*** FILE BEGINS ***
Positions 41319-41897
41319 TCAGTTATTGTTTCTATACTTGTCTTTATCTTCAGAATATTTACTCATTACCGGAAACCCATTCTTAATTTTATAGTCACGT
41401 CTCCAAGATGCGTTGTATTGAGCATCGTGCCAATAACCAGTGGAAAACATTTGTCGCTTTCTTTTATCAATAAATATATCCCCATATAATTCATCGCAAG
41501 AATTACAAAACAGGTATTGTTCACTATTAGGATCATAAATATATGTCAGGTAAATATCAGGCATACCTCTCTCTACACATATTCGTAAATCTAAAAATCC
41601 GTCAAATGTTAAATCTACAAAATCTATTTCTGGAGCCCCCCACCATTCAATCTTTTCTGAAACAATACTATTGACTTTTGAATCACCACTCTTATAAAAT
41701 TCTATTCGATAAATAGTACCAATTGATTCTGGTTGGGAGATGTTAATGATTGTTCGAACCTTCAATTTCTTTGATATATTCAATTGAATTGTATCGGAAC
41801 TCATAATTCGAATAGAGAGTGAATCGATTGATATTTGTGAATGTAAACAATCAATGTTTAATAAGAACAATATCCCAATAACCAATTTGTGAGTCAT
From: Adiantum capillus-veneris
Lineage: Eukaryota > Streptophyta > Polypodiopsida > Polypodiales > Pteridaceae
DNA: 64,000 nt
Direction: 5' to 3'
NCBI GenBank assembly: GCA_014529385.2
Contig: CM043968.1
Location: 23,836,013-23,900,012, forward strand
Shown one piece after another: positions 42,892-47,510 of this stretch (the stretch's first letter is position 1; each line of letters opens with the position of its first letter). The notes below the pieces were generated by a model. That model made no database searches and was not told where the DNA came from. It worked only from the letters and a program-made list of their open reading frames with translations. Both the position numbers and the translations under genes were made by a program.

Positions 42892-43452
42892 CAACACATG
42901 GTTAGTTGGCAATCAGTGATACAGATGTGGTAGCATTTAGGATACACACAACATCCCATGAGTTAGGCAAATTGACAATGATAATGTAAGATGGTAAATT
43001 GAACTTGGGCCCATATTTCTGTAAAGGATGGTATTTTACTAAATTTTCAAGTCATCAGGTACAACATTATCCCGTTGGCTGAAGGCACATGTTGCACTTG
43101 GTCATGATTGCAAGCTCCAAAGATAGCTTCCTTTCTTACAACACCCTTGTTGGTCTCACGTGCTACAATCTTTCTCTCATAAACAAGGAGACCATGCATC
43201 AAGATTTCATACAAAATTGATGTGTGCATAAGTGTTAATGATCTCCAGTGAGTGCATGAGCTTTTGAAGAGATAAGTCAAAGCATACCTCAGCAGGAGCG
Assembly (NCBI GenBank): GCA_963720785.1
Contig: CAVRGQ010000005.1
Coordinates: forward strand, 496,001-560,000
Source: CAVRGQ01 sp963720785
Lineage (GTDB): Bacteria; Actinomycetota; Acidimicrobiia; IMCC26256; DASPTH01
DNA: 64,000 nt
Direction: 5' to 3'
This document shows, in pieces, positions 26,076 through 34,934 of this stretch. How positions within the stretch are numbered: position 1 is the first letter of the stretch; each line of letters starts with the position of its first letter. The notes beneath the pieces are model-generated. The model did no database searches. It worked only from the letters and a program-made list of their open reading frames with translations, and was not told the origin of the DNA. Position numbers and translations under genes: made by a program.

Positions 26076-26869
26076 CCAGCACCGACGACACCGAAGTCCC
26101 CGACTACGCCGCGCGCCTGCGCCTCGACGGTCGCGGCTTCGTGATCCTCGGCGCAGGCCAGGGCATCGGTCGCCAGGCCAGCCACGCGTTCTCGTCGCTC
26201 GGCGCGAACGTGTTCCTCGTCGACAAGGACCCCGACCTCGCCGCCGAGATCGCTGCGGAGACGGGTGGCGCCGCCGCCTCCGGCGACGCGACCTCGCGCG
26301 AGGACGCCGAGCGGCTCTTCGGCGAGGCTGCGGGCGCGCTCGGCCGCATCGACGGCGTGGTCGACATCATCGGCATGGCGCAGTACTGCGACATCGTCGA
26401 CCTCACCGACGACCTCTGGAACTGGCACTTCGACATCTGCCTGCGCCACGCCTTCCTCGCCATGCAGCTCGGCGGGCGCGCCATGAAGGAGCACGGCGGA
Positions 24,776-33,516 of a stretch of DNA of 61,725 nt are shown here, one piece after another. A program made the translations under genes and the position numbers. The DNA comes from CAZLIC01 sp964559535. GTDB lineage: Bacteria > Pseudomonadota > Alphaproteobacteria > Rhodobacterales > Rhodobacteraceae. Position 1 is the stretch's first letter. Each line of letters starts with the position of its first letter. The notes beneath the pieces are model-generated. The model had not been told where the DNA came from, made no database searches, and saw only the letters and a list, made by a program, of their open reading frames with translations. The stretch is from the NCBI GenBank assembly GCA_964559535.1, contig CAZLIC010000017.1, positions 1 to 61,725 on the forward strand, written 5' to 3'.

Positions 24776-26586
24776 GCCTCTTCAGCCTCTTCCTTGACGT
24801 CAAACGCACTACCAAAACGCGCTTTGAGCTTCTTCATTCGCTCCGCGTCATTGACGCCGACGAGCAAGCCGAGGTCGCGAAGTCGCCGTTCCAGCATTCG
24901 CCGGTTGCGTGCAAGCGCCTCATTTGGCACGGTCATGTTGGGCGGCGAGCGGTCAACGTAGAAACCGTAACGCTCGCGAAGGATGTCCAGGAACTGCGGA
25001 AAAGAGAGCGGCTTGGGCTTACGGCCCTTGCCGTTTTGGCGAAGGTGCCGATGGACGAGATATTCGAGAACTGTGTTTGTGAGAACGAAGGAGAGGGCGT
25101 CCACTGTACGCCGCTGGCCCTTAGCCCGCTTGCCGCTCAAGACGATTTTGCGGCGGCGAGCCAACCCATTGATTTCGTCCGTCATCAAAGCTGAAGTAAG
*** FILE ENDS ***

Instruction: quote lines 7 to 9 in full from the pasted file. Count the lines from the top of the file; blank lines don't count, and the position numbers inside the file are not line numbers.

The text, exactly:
41801 TCATAATTCGAATAGAGAGTGAATCGATTGATATTTGTGAATGTAAACAATCAATGTTTAATAAGAACAATATCCCAATAACCAATTTGTGAGTCAT
From: Adiantum capillus-veneris
Lineage: Eukaryota > Streptophyta > Polypodiopsida > Polypodiales > Pteridaceae